Traditional JuJitsu Fighting Competitions

Discussion in 'Ju Jitsu' started by johndoch, Oct 28, 2004.

  1. johndoch

    johndoch upurs

    Has anyone here fought at a Traditional Jujuitsu competition

    Just found this Link .

    To me the rules seem to involve more standup than would be seen in in BJJ, other than that it seems pretty similar but I've heard it being said before that JJJ is not as well trained as BJJ. Is this true???

    Iam no expert on JJJ or BJJ but surely if you're training for the competitions as in the above link then your training should be on a par if not more rounded with strikes than in a straight BJJ club. Or are most JJJ clubs not training towards the sport side of things (resistant training partners) :confused:

    Any thoughts???
     
  2. SoKKlab

    SoKKlab The Cwtch of Death!

    Hi John,
    Some Ju Jitsu orgs have a training component like this. A couple of years ago my company filmed the Jikishin Ju Jitsu seminar and championships and they had the following competitions going on:

    Weapons Kata, Unarmed Kata

    Two Person Random Attacks

    Groundwork (from the Knees) Sparring No Strikes, victory by submission or Choke out.

    Integrated Stand Up and Limited Groundwork Sparring including:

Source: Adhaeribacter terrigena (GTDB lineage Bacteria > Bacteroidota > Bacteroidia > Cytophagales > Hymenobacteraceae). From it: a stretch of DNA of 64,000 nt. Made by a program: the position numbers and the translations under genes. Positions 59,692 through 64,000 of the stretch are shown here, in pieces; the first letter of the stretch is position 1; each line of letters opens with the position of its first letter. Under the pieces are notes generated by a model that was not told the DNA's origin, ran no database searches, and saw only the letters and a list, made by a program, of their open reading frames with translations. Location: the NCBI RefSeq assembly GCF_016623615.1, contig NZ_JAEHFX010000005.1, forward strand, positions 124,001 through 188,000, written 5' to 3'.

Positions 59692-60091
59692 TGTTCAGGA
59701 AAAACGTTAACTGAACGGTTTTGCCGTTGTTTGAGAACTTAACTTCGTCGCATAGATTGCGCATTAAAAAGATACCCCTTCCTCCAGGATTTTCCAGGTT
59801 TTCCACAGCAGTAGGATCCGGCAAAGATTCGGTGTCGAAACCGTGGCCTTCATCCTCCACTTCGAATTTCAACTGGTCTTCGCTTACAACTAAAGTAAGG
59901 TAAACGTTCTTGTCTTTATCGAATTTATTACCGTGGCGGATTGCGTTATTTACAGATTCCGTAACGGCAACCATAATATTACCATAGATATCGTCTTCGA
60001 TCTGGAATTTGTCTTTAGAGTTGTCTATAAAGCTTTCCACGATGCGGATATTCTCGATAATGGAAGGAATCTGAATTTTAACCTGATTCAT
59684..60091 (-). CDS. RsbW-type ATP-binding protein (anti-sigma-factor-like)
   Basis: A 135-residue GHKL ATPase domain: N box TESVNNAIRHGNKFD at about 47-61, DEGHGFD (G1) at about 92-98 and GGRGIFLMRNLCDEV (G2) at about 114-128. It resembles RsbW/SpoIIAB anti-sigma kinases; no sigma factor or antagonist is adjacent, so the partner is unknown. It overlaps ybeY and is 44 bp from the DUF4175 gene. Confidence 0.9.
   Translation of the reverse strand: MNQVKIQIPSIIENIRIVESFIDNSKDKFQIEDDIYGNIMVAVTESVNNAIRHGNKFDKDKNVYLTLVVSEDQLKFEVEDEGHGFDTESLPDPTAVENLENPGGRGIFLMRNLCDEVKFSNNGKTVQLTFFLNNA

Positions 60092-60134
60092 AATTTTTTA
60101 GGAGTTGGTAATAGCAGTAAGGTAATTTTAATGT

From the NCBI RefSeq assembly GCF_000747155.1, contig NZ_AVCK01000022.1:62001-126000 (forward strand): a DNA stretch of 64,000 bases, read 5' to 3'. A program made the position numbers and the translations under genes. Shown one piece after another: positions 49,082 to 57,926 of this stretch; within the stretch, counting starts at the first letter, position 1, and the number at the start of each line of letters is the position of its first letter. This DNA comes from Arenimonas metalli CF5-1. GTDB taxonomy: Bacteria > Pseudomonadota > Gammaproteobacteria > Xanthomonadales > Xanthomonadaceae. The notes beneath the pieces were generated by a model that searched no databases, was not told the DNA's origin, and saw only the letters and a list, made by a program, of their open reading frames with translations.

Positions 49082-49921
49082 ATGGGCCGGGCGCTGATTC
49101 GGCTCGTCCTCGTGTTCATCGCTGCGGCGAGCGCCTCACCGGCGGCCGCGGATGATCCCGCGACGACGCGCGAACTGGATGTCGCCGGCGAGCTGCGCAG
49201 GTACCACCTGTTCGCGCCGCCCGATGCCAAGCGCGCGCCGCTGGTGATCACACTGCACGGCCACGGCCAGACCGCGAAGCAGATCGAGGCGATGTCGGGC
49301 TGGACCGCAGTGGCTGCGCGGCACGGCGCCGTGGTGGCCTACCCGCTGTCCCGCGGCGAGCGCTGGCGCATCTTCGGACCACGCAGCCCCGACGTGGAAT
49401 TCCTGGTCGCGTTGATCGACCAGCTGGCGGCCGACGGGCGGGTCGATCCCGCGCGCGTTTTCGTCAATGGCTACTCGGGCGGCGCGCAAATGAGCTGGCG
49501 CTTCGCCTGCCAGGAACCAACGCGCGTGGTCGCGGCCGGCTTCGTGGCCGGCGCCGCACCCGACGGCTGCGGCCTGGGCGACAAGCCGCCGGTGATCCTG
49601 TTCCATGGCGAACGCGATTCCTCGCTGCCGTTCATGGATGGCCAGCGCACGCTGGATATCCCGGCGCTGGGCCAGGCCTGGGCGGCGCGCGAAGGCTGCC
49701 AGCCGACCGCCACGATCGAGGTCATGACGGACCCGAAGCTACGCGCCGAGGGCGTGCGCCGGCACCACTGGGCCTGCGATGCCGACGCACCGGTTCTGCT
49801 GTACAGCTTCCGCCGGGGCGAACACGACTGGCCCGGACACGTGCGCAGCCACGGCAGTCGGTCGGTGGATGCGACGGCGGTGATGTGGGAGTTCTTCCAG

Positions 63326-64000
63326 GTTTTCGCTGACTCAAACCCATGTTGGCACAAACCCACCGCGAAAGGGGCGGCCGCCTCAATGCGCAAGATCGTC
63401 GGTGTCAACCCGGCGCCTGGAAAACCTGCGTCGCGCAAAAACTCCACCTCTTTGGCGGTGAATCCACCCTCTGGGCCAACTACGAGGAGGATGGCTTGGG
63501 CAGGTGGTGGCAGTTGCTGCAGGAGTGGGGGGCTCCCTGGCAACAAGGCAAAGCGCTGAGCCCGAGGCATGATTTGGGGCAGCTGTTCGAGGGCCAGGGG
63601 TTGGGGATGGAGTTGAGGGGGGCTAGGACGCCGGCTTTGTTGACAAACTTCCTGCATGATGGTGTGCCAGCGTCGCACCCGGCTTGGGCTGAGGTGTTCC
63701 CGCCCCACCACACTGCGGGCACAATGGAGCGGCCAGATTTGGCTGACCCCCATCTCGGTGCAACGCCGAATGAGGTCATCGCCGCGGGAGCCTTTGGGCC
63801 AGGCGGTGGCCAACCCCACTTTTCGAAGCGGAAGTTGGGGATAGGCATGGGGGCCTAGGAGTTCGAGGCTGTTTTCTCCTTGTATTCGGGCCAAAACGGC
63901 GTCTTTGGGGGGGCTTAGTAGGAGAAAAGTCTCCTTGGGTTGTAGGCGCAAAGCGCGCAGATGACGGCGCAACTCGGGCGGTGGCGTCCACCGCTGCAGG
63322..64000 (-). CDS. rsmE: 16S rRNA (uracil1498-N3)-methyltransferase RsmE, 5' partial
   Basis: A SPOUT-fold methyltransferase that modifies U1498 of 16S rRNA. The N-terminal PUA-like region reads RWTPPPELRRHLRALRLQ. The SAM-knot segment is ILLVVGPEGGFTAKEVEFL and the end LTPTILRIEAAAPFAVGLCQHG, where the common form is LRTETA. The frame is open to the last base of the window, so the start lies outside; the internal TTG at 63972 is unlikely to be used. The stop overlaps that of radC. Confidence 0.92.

Punches and Kicks, Throws and Limited Chokes etc on the Ground.

    This last one was ment to be Semi-contact (whilst stand up) but I'd use the term loosely. It was abit like San Shou competitions, with headguards, gloves and kick boots and shin guards.

    Once the fight went to the ground you had fifteen seconds to get something meaningful to happen, else you be stood up again. This made for fast and entertaining action.

    The Grapple and Strike Tai Jitsu/ Ju Jitsu lot use a similar form of competition as do a number of other Ju Jitsu Organisations.
     
  3. Ghost Frog

    Ghost Frog New Member

    We do similar styles of competition to that described by Sokklab:
    1) Groundwork from knees;
    2) Sports jutsu: semi-contact stand-up sparring, strikes above the belt, no strikes while holding/clinching, limited holding/clinching time, throws, limited time for groundwork, points for connecting strikes to valid areas, throws, holds, locks, chokes;
    3) Two person random attack or demo;
    4) We also do touch sparring against karate clubs (a la shotokan)

    The idea is that there is something to suit everyone, although the most popular of these is sport jutsu, which is really good fun :D.

    The groundwork section of the sports jutsu is limited by people wearing semi-contact mitts, headguards and pads, which makes it more difficult to move around on the ground.

    In most jj clubs, people learn their techniques on compliant partners, then progress towards non-compliance as they improve, so sports jutsu is a good tool to try and use your throws under more pressure.
     
  4. johndoch

    johndoch upurs

    JJJ sounds pretty cool based on the above descriptions. :cool:

    I guess as always it comes down to individual teachers to determine how good a club is.
     
  5. fanatical

    fanatical Cool crow

    Where I train there is optional training in sport JJ (any JJ clubs in the area are welcome to come in for that) three days in a week in addition to normal training. Plus grappling practice once a week in. Which I like. It supports my own notion of how it's not the system, but how you train that will determine progress
     

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